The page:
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“Spirit animal”, or innocent victim?

February 11, 2010 8 comments

Just recently I read something I can only describe as incredibly stupid, written by (surprise, surprise) a Popular Pagan Author(tm).

In this account, the author was describing how it had been suggested to him that he take with him an animal familiar or “spirit animal” on his pathwalking/vision-quest he was preparing for. The next day, a friend shows up at his door with an orphaned baby crow. Now, one would consider the responsible action in this case would be to contact a local licensed wildlife rehabilitator or rescue group or, failing that, the local Department of Natural Resources who will dispatch an animal control officer to take the animal to a rehab facility. I have done volunteer work in this field before, namely with raptors. They are good, reliable people, at least in my area. But no. Oh no. Instead of putting the orphaned nestling’s best interests in mind…he does a divination to determine it’s gender. According to the divination, it is female. Then, he gives it a special-mystical pagan name, and considers “her” a gift from the Wild God, to be taken on his vision quest.

Honestly, my stomach turned a bit when reading this. I couldn’t imagine how anyone could be so damn boneheaded. The bird, according to what was written, still had to be hand-fed. Imprinting is a tragic thing to have happen to a wild bird. Many wild birds who are taken in by unwitting humans and raised as “pets” and are later released starve to death in the wild because they have no skills to look for food, or are killed by humans, because they are raised not to fear them. One owl I worked with was rescued and lived permanently at the facility I volunteered at because she would spend her time stealing hotdogs from cook-outs to survive. All because some selfish humans thought they wanted some glamorous “pet”, and stole her from her nest when she was young.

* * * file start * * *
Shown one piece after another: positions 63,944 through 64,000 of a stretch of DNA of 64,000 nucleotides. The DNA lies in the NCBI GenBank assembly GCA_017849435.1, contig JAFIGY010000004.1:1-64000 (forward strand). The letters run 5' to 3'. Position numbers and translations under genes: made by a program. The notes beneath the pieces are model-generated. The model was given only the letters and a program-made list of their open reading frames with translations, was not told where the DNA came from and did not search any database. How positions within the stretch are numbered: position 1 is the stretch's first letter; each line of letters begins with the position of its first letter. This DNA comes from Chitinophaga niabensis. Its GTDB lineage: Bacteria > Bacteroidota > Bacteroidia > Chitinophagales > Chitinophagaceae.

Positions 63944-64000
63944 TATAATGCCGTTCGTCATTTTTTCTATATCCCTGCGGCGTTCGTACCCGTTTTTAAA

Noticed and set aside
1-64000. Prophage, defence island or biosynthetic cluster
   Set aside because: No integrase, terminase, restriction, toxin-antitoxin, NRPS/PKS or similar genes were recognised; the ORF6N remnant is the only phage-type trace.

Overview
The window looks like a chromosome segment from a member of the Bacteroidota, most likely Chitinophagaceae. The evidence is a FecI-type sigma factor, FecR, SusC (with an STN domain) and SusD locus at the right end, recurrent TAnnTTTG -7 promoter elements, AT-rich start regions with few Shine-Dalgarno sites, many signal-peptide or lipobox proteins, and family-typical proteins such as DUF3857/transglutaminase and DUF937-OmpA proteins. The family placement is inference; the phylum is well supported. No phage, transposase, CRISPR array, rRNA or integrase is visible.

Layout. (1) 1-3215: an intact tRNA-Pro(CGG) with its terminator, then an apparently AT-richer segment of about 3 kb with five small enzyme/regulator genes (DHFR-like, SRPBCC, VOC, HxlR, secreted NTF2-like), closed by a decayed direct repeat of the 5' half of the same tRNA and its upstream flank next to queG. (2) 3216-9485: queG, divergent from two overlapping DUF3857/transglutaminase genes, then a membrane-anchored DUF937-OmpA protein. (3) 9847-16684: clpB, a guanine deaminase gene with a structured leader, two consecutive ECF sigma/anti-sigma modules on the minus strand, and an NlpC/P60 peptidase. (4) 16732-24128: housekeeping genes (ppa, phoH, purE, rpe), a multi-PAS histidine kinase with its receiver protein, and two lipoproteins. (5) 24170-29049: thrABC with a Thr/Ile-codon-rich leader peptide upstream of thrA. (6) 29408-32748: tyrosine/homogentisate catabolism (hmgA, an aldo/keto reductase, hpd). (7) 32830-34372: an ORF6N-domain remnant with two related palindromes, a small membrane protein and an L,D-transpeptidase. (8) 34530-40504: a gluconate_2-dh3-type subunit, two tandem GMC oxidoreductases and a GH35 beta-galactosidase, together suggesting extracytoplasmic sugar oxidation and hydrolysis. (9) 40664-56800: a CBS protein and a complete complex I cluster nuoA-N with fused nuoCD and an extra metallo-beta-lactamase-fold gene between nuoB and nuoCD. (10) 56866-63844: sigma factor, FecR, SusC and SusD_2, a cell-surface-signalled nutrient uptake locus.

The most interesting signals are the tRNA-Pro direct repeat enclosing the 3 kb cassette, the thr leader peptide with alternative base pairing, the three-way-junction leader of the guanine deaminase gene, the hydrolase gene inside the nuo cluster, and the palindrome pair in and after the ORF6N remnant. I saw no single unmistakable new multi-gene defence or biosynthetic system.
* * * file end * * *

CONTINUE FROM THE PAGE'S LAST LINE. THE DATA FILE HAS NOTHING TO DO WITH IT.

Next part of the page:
What is even more stunning is the fact that this person wrote about this illegal activity in a published book. Keeping a wild native songbird is illegal in the U.S. The Migratory Bird Treaty Act states this, and it should be common sense to anyone who keeps or raises animals within proximity to wildlife. This sort of basic information can easily be obtained by contacting the Department of Natural Resources in one’s local area.

Now, I haven’t finished reading the whole book that this was written in yet. Maybe this person surrendered the bird when he was done…I don’t know. No mention of it has been made since then, and I am still reading. Am I over-reacting? Well, I could be–but shouldn’t it have been common sense to put the needs of a helpless critter first, however lofty or super-special-spiritual the needs of the caretaker may be? Wouldn’t the Wild God find the keeping of his critters of utmost importance, the very act of being able to secure the safety of a helpless baby bird an important message or omen in and of itself?

Actually, this whole topic would feed back nicely into a response I made to my friend Raven’s post here and probably another rant in and of itself. This isn’t the first time I’ve seen people with precious little grasp on reality (and by “reality” I mean the physical one, and not just the others that might be out there!) and with next to no understanding of animal biology and behavior making lofty claims and projections on an unwitting creature who wants only to be itself. The racist “bald eagle and wolf medicine” couple that I witnessed while visiting Wolf Park come firmly to mind here.

There is so much more I could write on this and related topics, but chores need doing, and personal projects need attending to. This sort of thing will likely crop up in later posts, I’m sure.

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